Despite his towering height, Joyce prides himself on his reputation as one of the most athletic fighters in the division and he will need to call on every facet of his skillset to navigate the challenge of his game opponent.

Will Joyce outgun this formidable heavyweight gatekeeper – or will Takam bury Joyce’s world title dreams?

Takam vows to bring the ‘hurt’

Crafty veteran Takam has promised to derail Joyce’s world title aspirations in devastating fashion when the two heavyweight sluggers trade leather.

Speaking to Joyce via Queensberry Boxing’s pre-fight head-to-head in the build-up, the LA-based French fighter predicted he would prove to be a more troublesome opponent than if Joyce had fought former undisputed cruiserweight king Usyk.

“Joe knows Usyk because they boxed before and Usyk knows Joe,” Takam explained.

“I am a problem because Joe has never fought someone like Carlos Takam. How am I going to fight him? It’s a surprise.

“I have experience. He has never fought anybody with my experience. That’s why I say he hasn’t fought anyone like me.”

Outside of the current world champions, Takam’s ledger stands out as one of the most impressive in the division having shared the ring with a who’s who of elite operators.

By contrast, Joyce’s professional career remains in its infancy with only 12 fights to his name – but already the calibre of his opponents has been mightily impressive.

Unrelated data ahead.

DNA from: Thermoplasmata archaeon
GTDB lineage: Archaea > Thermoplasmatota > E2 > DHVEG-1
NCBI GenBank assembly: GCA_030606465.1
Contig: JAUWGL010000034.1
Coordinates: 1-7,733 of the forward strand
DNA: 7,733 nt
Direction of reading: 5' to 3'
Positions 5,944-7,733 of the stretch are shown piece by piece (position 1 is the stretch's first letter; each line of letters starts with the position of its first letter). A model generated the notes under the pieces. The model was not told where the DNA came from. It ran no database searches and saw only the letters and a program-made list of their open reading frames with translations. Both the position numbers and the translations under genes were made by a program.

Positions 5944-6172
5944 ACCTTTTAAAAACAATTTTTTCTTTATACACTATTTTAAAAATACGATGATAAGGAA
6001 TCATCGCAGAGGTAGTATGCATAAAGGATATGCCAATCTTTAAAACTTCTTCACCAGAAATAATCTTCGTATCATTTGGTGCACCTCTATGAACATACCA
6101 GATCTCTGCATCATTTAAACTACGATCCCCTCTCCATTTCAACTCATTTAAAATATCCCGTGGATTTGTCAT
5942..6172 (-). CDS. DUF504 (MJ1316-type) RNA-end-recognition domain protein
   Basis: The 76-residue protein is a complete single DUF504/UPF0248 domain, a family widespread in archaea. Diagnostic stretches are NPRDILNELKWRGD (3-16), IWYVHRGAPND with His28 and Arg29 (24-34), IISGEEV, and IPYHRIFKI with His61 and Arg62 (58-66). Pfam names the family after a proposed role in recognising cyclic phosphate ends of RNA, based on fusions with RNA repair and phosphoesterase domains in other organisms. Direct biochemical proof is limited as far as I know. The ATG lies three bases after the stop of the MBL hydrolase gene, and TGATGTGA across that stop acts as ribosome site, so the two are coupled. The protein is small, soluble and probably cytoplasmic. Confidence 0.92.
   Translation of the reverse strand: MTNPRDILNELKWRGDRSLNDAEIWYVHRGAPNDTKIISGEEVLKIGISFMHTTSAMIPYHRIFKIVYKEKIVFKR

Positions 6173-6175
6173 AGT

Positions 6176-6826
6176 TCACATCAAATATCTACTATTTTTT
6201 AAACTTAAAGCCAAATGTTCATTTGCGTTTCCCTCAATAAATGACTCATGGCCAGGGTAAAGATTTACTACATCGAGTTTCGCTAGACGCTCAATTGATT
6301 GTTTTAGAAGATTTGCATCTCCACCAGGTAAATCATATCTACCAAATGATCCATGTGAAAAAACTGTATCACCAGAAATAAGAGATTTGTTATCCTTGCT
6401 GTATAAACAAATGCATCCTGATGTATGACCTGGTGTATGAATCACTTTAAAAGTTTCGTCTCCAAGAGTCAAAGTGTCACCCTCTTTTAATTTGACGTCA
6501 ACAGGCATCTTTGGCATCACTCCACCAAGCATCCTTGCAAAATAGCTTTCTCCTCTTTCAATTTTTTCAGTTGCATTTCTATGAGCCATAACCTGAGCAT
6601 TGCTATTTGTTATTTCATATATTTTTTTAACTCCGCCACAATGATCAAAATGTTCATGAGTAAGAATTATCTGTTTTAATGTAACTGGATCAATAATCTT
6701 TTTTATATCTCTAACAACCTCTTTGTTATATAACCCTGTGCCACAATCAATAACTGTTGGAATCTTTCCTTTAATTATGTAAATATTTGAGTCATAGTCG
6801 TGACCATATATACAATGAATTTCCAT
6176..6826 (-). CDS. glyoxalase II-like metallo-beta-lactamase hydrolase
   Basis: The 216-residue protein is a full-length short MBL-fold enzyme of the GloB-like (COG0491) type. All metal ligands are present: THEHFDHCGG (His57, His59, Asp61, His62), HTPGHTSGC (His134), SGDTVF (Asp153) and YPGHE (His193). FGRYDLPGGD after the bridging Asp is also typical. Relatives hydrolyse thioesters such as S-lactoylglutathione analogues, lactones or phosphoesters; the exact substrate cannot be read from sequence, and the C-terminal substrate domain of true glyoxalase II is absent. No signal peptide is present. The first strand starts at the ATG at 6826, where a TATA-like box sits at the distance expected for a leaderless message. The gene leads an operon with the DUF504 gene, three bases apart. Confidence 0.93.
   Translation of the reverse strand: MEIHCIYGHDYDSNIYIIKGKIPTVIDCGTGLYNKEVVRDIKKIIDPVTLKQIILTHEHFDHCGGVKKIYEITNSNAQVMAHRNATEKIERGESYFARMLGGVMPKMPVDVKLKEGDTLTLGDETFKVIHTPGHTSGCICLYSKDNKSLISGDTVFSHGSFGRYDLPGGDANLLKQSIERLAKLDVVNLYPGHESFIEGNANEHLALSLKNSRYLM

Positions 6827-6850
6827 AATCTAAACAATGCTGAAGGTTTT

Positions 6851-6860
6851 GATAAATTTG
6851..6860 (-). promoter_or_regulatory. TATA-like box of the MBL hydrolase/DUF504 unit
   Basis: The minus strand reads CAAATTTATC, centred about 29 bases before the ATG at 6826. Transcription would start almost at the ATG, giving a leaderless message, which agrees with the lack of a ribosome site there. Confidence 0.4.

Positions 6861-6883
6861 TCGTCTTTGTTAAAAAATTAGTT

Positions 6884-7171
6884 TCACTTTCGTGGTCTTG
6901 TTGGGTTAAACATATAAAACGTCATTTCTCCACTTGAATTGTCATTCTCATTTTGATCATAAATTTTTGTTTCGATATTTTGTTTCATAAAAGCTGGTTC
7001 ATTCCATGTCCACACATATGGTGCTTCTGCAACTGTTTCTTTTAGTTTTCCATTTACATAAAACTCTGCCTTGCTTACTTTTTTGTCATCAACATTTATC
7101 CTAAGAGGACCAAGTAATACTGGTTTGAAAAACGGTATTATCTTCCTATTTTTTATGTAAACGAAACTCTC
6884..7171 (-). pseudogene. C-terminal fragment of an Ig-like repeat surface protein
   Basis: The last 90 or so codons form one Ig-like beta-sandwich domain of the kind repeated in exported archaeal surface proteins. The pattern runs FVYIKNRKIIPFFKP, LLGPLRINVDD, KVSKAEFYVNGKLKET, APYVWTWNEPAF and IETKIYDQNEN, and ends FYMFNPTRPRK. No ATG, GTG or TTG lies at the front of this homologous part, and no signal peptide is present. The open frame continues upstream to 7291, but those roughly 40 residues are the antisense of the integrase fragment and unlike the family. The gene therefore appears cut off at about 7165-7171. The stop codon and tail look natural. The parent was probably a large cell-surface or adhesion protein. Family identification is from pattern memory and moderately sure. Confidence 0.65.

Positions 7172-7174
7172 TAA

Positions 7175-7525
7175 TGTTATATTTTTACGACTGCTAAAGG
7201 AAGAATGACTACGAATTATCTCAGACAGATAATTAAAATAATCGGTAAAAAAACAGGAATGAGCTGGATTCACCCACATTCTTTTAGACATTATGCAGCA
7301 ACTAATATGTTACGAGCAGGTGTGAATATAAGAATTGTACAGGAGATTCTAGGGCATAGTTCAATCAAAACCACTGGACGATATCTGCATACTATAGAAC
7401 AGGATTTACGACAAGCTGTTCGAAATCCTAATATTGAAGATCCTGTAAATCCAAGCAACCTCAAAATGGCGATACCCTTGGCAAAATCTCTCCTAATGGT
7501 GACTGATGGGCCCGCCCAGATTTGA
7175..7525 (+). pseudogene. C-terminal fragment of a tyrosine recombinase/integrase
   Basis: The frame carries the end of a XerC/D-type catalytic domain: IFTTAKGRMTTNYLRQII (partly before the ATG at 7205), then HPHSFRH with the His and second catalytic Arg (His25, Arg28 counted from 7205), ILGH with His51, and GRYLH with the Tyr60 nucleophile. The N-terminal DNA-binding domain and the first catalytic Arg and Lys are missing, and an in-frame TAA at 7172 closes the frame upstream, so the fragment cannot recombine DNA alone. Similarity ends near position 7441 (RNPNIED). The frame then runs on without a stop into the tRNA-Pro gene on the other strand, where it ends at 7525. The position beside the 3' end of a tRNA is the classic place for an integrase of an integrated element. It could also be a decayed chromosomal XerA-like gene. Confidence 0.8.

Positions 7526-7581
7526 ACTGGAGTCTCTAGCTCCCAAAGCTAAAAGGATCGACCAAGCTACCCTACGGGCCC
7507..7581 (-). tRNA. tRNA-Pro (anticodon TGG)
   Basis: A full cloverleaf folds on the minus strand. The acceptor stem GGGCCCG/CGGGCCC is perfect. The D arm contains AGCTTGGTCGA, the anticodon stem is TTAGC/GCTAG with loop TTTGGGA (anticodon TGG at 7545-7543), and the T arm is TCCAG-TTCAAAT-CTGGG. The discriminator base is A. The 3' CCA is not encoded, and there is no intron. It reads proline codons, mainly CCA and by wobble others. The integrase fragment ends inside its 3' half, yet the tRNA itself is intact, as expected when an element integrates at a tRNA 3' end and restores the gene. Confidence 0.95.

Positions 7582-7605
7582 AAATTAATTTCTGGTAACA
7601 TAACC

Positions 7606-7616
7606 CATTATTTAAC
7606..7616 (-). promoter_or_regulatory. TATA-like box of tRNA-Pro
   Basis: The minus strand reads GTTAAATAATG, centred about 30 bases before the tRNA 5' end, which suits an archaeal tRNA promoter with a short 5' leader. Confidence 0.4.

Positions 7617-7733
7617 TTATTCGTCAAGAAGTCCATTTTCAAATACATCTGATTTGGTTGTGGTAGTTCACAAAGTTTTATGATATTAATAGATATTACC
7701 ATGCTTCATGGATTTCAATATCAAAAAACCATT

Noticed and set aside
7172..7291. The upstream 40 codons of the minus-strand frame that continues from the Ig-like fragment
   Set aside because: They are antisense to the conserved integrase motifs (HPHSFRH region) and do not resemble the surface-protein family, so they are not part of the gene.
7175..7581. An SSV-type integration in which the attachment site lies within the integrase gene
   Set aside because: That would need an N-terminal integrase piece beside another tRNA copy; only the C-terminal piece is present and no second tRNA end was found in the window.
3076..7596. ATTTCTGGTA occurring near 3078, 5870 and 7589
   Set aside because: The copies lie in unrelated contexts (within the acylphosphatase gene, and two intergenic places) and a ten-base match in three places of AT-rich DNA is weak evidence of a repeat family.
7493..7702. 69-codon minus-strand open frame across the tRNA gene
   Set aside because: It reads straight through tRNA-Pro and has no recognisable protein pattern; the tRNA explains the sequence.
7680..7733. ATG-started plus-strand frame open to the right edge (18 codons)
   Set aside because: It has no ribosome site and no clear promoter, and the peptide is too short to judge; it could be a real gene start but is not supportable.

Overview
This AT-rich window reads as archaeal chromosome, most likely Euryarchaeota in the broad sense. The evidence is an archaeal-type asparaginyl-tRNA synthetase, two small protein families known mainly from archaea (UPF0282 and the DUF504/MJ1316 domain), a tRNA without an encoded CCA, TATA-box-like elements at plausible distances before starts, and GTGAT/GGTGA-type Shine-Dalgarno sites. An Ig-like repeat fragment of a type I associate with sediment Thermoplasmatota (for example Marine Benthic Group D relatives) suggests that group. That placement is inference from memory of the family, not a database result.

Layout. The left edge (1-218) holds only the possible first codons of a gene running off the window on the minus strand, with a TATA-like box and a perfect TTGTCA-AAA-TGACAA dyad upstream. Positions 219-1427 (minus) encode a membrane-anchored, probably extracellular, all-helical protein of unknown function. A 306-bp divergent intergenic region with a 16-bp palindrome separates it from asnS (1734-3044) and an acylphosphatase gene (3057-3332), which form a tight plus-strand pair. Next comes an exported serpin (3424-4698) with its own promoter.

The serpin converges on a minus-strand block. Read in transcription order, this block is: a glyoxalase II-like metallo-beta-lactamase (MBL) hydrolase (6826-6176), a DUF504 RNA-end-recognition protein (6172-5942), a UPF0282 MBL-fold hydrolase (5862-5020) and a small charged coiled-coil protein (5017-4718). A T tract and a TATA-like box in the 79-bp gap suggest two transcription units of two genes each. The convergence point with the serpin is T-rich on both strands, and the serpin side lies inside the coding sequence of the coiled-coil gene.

Wins over one former world champion [Bermane Stiverne] and two world title challengers [Bryant Jennings, Alexander Ustinov] mark a solid start to his world title campaign but there is no doubt that Takam would represent his most impressive scalp yet.

Promising violence when the two clash at Wembley Arena this weekend, Takam added: “He [Joyce] is going to try and put me down, I am going to try and put him down. Whoever puts someone down first is the winner.

“I want to hurt him like he is going to want to hurt me. We are going to punch each other and I am ready for that fight.”

Good, old-fashioned British brawl

Those in the trade will have had this one pencilled for a while as Chris Jenkins puts his British and Commonwealth titles on the line against undefeated rising star Ekow Essuman.

Jenkins has had a frustrating time of late with the Welshman believing he has been dodged and swerved by some of British boxing’s bigger names since his last appearance in late 2019.

Conor Benn turned down an offer to fight for Jenkins’ coveted Lord Lonsdale belt last year, before injury forced the Swansea fighter to pull out of an initial showdown against Essuman in March.

Now healed and fired up for his ring return, Jenkins has promised to put on a show in the third defence of British crown.

“I don’t think I get the respect I deserve, but I come through the fights,” he said.

“I don’t know why I don’t get respect because I have been fighting at the top end of domestic level since the first fight against Tyrone Nurse six years ago.

“I don’t want to give too much away, but it won’t reach the final bell.”
- Ekow Essuman

“I have had several major championship contests and I’m never in a dull fight even when I was in the ‘Who needs me club,’ and took fights at two or three weeks’ notice.